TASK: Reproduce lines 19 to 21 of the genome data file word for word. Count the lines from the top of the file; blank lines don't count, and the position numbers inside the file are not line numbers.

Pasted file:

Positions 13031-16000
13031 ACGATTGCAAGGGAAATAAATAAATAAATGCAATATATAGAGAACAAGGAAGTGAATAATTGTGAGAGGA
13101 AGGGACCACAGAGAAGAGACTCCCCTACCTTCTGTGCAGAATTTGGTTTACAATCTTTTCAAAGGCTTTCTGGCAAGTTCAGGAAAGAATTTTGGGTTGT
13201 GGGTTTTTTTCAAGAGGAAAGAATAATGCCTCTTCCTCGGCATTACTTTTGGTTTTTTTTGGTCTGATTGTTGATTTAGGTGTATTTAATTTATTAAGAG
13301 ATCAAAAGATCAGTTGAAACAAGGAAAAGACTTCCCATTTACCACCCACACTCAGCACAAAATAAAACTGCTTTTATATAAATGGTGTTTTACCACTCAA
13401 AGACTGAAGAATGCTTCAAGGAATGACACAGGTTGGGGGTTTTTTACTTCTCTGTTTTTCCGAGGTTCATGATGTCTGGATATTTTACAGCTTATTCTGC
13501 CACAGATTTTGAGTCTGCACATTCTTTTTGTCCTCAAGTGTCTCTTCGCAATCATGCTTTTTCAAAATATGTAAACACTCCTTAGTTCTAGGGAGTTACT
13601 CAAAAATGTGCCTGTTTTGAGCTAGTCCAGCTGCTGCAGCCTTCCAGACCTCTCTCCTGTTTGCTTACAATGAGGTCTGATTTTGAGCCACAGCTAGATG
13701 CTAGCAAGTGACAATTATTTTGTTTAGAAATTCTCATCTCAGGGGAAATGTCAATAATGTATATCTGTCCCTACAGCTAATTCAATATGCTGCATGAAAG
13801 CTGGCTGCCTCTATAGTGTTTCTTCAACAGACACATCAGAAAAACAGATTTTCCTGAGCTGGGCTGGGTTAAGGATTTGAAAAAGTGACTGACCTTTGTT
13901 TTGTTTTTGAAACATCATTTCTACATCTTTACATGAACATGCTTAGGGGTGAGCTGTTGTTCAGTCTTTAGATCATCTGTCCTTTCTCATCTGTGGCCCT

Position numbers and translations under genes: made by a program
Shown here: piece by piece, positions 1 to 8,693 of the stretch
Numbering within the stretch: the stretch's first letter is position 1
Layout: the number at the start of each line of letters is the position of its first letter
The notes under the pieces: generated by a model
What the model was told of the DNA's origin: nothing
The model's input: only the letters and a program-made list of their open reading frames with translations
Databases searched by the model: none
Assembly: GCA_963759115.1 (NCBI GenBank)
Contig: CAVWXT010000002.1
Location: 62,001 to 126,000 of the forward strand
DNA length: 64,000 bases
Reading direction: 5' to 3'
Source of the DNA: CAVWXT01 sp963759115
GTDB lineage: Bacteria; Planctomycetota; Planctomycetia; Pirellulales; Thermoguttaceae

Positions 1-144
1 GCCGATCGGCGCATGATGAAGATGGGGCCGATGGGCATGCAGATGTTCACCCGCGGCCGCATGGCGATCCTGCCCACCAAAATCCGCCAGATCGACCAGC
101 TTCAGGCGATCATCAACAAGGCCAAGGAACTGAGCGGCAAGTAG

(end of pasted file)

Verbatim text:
Databases searched by the model: none
Assembly: GCA_963759115.1 (NCBI GenBank)
Contig: CAVWXT010000002.1